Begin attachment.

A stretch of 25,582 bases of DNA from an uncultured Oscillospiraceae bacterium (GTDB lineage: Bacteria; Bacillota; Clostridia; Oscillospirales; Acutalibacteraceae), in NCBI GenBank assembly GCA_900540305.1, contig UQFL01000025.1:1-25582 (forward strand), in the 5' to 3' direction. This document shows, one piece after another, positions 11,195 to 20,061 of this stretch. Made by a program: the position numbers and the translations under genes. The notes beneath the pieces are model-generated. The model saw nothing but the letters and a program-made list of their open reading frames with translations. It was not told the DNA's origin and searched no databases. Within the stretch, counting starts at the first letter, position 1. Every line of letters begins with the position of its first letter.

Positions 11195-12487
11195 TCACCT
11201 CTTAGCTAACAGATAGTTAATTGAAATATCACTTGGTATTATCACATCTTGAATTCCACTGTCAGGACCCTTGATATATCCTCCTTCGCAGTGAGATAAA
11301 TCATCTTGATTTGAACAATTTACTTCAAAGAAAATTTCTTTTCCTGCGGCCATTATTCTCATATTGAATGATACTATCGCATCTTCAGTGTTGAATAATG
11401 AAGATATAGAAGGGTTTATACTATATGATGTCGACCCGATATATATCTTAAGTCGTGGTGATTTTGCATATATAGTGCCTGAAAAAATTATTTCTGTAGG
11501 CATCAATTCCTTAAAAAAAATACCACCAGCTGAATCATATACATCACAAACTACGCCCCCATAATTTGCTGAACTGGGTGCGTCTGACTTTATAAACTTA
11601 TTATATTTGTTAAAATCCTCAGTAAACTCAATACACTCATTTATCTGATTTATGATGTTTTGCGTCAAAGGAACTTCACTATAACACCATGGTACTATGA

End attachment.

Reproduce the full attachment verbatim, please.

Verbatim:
A stretch of 25,582 bases of DNA from an uncultured Oscillospiraceae bacterium (GTDB lineage: Bacteria; Bacillota; Clostridia; Oscillospirales; Acutalibacteraceae), in NCBI GenBank assembly GCA_900540305.1, contig UQFL01000025.1:1-25582 (forward strand), in the 5' to 3' direction. This document shows, one piece after another, positions 11,195 to 20,061 of this stretch. Made by a program: the position numbers and the translations under genes. The notes beneath the pieces are model-generated. The model saw nothing but the letters and a program-made list of their open reading frames with translations. It was not told the DNA's origin and searched no databases. Within the stretch, counting starts at the first letter, position 1. Every line of letters begins with the position of its first letter.

Positions 11195-12487
11195 TCACCT
11201 CTTAGCTAACAGATAGTTAATTGAAATATCACTTGGTATTATCACATCTTGAATTCCACTGTCAGGACCCTTGATATATCCTCCTTCGCAGTGAGATAAA
11301 TCATCTTGATTTGAACAATTTACTTCAAAGAAAATTTCTTTTCCTGCGGCCATTATTCTCATATTGAATGATACTATCGCATCTTCAGTGTTGAATAATG
11401 AAGATATAGAAGGGTTTATACTATATGATGTCGACCCGATATATATCTTAAGTCGTGGTGATTTTGCATATATAGTGCCTGAAAAAATTATTTCTGTAGG
11501 CATCAATTCCTTAAAAAAAATACCACCAGCTGAATCATATACATCACAAACTACGCCCCCATAATTTGCTGAACTGGGTGCGTCTGACTTTATAAACTTA
11601 TTATATTTGTTAAAATCCTCAGTAAACTCAATACACTCATTTATCTGATTTATGATGTTTTGCGTCAAAGGAACTTCACTATAACACCATGGTACTATGA